Torture at Times: Waterboarding in the Media

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Torture at Times: Waterboarding in the Media

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dc.contributor.advisor Thomas E. Patterson en_US
dc.contributor.author Desai, Neal (J.D. Student, Harvard Law School)
dc.contributor.author Pineda, Andre
dc.contributor.author Runquist, Majken
dc.contributor.author Fusunyan, Mark Andrew
dc.contributor.author Glenn, Katy
dc.contributor.author Gould, Gabrielle Kathryn
dc.contributor.author Katz, Michelle Rachel
dc.contributor.author Lichtblau, Henry
dc.contributor.author Morgan, Maggie Jean
dc.contributor.author Wen, Sophia
dc.contributor.author Wong, Sandy
dc.date.accessioned 2010-09-02T14:21:02Z
dc.date.issued 2010
dc.identifier.citation Neal Desai, Andre Pineda, Majken Runquist, and Mark Fusunyan, Torture at Times: Waterboarding in the Media, Joan Shorenstein Center on the Press, Politics, and Public Policy, Harvard Student Paper, April 2010 en_US
dc.identifier.uri http://nrs.harvard.edu/urn-3:HUL.InstRepos:4420886
dc.description.abstract The current debate over waterboarding has spawned hundreds of newspaper articles in the last two years alone. However, waterboarding has been the subject of press attention for over a century. Examining the four newspapers with the highest daily circulation in the country, we found a significant and sudden shift in how newspapers characterized waterboarding. From the early 1930s until the modern story broke in 2004, the newspapers that covered waterboarding almost uniformly called the practice torture or implied it was torture: The New York Times characterized it thus in 81.5% (44 of 54) of articles on the subject and The Los Angeles Times did so in 96.3% of articles (26 of 27). By contrast, from 2002-2008, the studied newspapers almost never referred to waterboarding as torture. The New York Times called waterboarding torture or implied it was torture in just 2 of 143 articles (1.4%). The Los Angeles Times did so in 4.8% of articles (3 of 63). The Wall Street journal characterized the practice as torture in just 1 of 63 articles (1.6%). USA Today never called waterboarding torture or implied it was torture. In addition, the newspapers are much more likely to call waterboarding torture if a country other than the United States is the perpetrator. In The New York Times, 85.8% of articles (28 of 33) that dealt with a country other than the United States using waterboarding called it torture or implied it was torture while only 7.69% (16 of 208) did so when the United States was responsible. The Los Angeles Times characterized the practice as torture in 91.3% of articles (21 of 23) when another country was the violator, but in only 11.4% of articles (9 of 79) when the United States was the perpetrator. en_US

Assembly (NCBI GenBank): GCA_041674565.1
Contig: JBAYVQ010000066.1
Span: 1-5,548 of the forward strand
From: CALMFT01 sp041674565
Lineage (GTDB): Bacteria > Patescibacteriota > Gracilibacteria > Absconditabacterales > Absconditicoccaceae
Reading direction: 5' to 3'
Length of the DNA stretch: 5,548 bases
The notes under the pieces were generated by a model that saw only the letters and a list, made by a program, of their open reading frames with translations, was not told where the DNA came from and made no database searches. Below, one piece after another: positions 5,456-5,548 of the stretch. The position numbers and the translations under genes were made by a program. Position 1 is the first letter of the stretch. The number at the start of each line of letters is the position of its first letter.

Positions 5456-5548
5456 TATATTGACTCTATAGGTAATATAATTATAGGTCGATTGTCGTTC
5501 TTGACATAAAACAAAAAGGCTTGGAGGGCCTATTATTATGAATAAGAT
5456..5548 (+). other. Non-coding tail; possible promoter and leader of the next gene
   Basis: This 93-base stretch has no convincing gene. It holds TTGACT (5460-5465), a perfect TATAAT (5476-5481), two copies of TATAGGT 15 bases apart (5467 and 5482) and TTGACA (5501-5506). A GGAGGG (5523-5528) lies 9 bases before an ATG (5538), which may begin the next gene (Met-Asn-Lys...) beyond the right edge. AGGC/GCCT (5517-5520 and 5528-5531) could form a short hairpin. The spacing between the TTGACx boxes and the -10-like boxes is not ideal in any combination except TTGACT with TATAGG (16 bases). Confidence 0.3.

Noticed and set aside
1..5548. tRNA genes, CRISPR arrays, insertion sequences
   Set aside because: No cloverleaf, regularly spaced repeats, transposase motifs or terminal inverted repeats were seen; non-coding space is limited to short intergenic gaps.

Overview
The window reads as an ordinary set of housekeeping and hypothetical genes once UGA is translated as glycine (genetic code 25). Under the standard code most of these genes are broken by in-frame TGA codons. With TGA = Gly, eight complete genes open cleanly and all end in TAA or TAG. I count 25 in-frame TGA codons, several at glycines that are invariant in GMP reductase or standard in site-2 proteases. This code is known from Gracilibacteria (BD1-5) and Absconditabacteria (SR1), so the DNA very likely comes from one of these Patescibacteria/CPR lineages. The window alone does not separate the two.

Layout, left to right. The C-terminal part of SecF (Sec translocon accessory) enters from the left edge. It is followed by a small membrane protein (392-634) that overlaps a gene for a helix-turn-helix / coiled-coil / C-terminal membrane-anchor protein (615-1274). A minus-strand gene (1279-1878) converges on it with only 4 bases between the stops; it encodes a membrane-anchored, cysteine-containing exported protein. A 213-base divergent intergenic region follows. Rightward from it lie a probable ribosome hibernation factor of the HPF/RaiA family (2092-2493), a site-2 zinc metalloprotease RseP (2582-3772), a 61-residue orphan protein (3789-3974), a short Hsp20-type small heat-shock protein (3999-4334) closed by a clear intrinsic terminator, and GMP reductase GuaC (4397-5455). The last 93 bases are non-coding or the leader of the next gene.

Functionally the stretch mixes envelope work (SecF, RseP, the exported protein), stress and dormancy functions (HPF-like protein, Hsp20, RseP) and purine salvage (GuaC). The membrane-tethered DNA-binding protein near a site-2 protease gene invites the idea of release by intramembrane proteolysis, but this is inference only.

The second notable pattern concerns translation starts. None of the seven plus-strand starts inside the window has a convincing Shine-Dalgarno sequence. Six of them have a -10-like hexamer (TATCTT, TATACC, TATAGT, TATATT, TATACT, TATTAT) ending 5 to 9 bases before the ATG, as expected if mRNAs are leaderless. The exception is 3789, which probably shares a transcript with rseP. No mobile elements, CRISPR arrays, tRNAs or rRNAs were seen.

dc.relation.isversionof http://www.hks.harvard.edu/presspol/publications/papers/torture_at_times_hks_students.pdf en_US
dash.license LAA
dc.title Torture at Times: Waterboarding in the Media en_US
dc.type Paper (for course/seminar/workshop) en_US
dc.relation.journal Joan Shorenstein Center on the Press, Politics, and Public Policy, Harvard Student Paper en_US
dash.depositing.author Pineda, Andre
dc.date.available 2010-09-02T14:21:02Z

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